1
$\begingroup$

How do you know the order of operations when dividing by fractions? Recently I've been messing up problems involving dividing fractions. The division is written as fractions over fractions and not as some number divided by a fraction. I was just wondering what the order of operations is when dividing fractions by fractions as $$\frac{\left(\cfrac{3}{1}\right)}{3} = 1$$ isn't the same as $$\frac{3}{\left(\cfrac{1}{3}\right)} = 9$$ Obviously the parentheses control order of operations but what would it be if they weren't there. Do you need to know the context of the equation or is it division left to right. What if there are multiple fractions layered in a vertical format?

Do you base it on the biggest fractions and build off that or is it top to bottom? Will it always specify the width of the lines or could you have fractions with the same width of line for all of them?

I'm sorry if this is confusing but I don't know how to phrase this question without pictures.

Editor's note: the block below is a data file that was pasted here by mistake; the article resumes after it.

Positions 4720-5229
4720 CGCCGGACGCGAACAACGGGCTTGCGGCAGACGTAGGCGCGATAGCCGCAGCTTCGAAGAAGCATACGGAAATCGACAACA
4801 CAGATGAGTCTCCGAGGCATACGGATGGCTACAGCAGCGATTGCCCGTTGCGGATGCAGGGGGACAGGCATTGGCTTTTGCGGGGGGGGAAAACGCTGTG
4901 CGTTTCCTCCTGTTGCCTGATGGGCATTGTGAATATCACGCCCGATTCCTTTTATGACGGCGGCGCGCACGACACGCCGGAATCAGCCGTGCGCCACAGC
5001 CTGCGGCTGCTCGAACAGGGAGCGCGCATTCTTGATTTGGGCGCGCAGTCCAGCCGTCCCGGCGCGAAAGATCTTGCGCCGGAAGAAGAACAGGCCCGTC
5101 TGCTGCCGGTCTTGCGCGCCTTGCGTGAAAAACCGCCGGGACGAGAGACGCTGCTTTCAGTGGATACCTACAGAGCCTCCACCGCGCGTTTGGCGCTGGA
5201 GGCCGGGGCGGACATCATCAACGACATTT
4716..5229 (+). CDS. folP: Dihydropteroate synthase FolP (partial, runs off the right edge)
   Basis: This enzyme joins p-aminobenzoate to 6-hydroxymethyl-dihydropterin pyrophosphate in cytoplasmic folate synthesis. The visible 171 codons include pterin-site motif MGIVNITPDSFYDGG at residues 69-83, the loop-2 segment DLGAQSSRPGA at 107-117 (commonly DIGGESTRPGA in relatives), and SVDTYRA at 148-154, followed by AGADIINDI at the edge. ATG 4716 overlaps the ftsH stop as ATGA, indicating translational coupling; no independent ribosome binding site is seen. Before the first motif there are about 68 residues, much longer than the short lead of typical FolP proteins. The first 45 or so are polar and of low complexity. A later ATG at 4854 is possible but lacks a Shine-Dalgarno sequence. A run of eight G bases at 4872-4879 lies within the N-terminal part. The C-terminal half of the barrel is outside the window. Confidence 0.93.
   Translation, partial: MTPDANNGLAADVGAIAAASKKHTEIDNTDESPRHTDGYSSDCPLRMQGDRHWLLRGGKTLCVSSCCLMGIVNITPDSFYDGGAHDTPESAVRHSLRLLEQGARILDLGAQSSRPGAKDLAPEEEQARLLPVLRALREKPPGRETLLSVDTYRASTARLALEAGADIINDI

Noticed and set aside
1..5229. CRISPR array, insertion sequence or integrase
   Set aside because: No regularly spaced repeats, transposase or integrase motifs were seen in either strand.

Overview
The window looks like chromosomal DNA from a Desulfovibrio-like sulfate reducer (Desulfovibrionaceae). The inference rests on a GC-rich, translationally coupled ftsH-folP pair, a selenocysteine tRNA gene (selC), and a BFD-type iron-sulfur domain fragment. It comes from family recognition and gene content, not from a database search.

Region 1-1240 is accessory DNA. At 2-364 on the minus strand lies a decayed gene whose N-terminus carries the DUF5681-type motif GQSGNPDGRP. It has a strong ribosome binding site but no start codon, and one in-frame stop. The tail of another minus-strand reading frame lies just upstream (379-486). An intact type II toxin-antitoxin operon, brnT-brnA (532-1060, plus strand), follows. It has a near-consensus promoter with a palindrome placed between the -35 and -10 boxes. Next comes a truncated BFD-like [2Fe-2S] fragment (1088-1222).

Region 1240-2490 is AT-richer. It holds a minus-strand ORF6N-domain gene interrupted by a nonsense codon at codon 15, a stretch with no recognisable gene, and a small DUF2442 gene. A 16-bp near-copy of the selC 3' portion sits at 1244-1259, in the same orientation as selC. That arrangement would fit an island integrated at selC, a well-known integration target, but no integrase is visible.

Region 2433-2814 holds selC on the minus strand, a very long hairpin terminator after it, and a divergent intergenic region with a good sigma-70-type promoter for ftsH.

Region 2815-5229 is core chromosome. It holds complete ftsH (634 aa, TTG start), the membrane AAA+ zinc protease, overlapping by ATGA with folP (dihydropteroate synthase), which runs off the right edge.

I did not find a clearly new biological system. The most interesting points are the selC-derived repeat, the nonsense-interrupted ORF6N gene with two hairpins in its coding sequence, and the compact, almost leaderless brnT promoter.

$\endgroup$
  • $\begingroup$ With no other context, it is left to right. If it's vertical, typically one bar will be larger than the other, with the larger bar being the "outer" fraction. Typically, when in doubt, adding additional parentheses is considered common practice. $\endgroup$ – Chandler Watson Sep 21 '15 at 1:49
  • $\begingroup$ Thanks. This was confusing me because I would have fractions such as (very simplified) 1/((1/x)+(x/1)) where you had to combine denominators on the bottom and I wouldn't know what the order of operations was after combining the fractions in the denominator. This was formatted in a vertical format and not inline like the example I've shown. $\endgroup$ – user3304179 Sep 21 '15 at 1:54
  • $\begingroup$ Good point. Just to clarify, the order of operations would be the dividing of the simplified fraction in the denominator followed by the outer fraction. $\endgroup$ – Chandler Watson Sep 21 '15 at 1:56
  • $\begingroup$ That's what I discovered after I got the answer wrong :/ $\endgroup$ – user3304179 Sep 21 '15 at 1:57
1
$\begingroup$

Always use brackets if you can $$\frac{\cfrac{3}{1}}{3} = 1$$ otherwise like Alias mentioned the larger bar is considered to be the outer fraction $$\frac{3}{\cfrac{1}{3}} = 9$$ I just thought I would format it so you could see it more clearly.

$\endgroup$

Your Answer

By clicking “Post Your Answer”, you agree to our terms of service, privacy policy and cookie policy

Not the answer you're looking for? Browse other questions tagged or ask your own question.